State Ex Rel. Atkinson v. BelcherAnnotate this Case
258 S.E.2d 442 (1979)
State ex rel. David E. ATKINSON v. Hon. William H. BELCHER, Judge.
Supreme Court of Appeals of West Virginia.
September 25, 1979.
Charles R. Garten, Jr., Charleston, for relator.
No appearance for respondent.
This is an original proceeding in Prohibition. On December 5, 1978, this Court issued a rule to show cause. The matter now comes on for hearing upon the petition and exhibits and note of argument, together with relator's brief. The respondent has filed no pleadings.
After considering these matters the Court finds as follows:
An action was brought in the Magistrate Court of Kanawha County seeking to recover money from the relator. After an April 15, 1977 hearing the magistrate rendered a verdict in favor of the relator, who appeared pro se. The plaintiff, by counsel, appealed the magistrate court judgment, and after an October 11, 1977 hearing a *443 judgment was entered in the plaintiff's favor. In July 1978, relator's wages were garnished. Relator did not appear at the hearing due to the fact that he received no notice.
In order for a circuit court to establish jurisdiction of an appeal from magistrate court, proper notice must be given to all parties. Wheeler v. Erwin, 150 W.Va. 300, 145 S.E.2d 121 (1965). In this case failure to give notice of the hearing to petitioner deprived the circuit court of jurisdiction.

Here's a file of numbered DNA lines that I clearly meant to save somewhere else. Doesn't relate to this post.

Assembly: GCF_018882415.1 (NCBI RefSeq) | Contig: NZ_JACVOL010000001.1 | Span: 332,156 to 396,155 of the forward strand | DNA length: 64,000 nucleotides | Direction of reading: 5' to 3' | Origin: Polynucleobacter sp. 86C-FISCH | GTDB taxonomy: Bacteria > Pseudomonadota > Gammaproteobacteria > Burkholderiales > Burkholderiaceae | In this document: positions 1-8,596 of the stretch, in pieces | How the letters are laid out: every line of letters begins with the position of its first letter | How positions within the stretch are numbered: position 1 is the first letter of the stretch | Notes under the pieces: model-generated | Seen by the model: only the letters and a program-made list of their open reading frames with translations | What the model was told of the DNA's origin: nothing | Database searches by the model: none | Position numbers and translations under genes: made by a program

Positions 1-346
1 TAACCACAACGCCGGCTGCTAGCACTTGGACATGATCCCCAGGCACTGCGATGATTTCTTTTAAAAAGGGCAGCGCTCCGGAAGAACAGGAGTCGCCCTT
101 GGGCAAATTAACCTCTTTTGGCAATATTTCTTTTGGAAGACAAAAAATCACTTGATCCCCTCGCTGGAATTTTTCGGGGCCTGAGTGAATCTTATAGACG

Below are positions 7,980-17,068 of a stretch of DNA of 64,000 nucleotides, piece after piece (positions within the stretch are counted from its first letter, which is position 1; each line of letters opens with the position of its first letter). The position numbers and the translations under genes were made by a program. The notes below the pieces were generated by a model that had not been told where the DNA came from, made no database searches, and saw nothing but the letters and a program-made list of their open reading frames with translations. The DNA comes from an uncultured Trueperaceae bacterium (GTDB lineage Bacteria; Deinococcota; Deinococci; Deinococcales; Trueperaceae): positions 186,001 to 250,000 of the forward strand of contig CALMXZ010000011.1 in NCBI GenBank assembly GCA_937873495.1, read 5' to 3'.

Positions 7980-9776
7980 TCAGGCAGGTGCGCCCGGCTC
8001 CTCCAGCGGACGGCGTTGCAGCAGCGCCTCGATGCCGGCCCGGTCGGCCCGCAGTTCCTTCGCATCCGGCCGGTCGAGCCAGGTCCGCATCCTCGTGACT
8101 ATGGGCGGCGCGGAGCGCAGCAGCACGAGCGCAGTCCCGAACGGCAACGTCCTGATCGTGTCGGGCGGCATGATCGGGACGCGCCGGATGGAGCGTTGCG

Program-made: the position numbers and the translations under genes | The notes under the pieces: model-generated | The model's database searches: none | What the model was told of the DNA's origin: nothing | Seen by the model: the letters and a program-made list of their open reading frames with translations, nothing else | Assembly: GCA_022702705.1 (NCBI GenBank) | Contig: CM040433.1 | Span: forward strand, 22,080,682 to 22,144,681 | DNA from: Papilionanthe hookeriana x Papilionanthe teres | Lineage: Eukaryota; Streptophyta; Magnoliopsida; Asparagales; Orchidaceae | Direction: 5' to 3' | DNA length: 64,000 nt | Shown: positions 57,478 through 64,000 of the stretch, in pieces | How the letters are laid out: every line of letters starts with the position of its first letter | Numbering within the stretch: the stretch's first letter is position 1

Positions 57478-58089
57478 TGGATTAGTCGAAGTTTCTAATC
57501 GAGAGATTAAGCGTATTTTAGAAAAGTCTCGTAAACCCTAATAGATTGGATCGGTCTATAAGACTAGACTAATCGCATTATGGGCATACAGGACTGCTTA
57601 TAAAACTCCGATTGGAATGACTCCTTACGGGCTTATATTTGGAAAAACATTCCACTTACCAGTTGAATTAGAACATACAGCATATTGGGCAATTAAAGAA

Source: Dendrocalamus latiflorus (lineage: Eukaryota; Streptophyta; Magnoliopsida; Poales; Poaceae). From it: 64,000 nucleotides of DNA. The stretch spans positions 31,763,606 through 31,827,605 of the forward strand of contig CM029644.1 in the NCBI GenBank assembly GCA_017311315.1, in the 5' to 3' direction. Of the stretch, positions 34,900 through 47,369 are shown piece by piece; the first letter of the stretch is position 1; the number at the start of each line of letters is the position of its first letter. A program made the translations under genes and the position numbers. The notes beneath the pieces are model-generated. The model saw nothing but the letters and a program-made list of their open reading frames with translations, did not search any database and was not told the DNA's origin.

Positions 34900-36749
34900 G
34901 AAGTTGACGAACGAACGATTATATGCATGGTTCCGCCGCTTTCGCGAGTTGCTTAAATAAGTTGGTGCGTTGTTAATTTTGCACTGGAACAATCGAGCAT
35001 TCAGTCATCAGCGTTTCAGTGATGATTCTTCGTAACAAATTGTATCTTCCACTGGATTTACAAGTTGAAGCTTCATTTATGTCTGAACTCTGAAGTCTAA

"A writ of prohibition will lie where the trial court does not have jurisdiction or, having jurisdiction, exceeds its legitimate powers." Syl. Pt. 3, State ex rel. McCartney v. Nuzum, Judge, W.Va., 248 S.E.2d 318 (1978).
"When an appeal is taken from a judgment of a magistrate court to a circuit court, notice of the time when and place where the appeal is to be heard must be given to both parties and the failure to afford such notice constitutes a violation of due process of law as guaranteed by the Fourteenth Amendment to the Constitution of the United States and Article III, Section 10 of the Constitution of West Virginia." Syl. State ex rel. Peck v. Goshorn, W.Va., 249 S.E.2d 765 (1978).
We conclude relator's rights to due process were violated; the circuit court lacked jurisdiction of the appeal; and prohibition lies to prevent enforcement of the judgment against relator.
Therefore, we award the Writ of Prohibition to prohibit further enforcement of the judgment rendered below against the relator.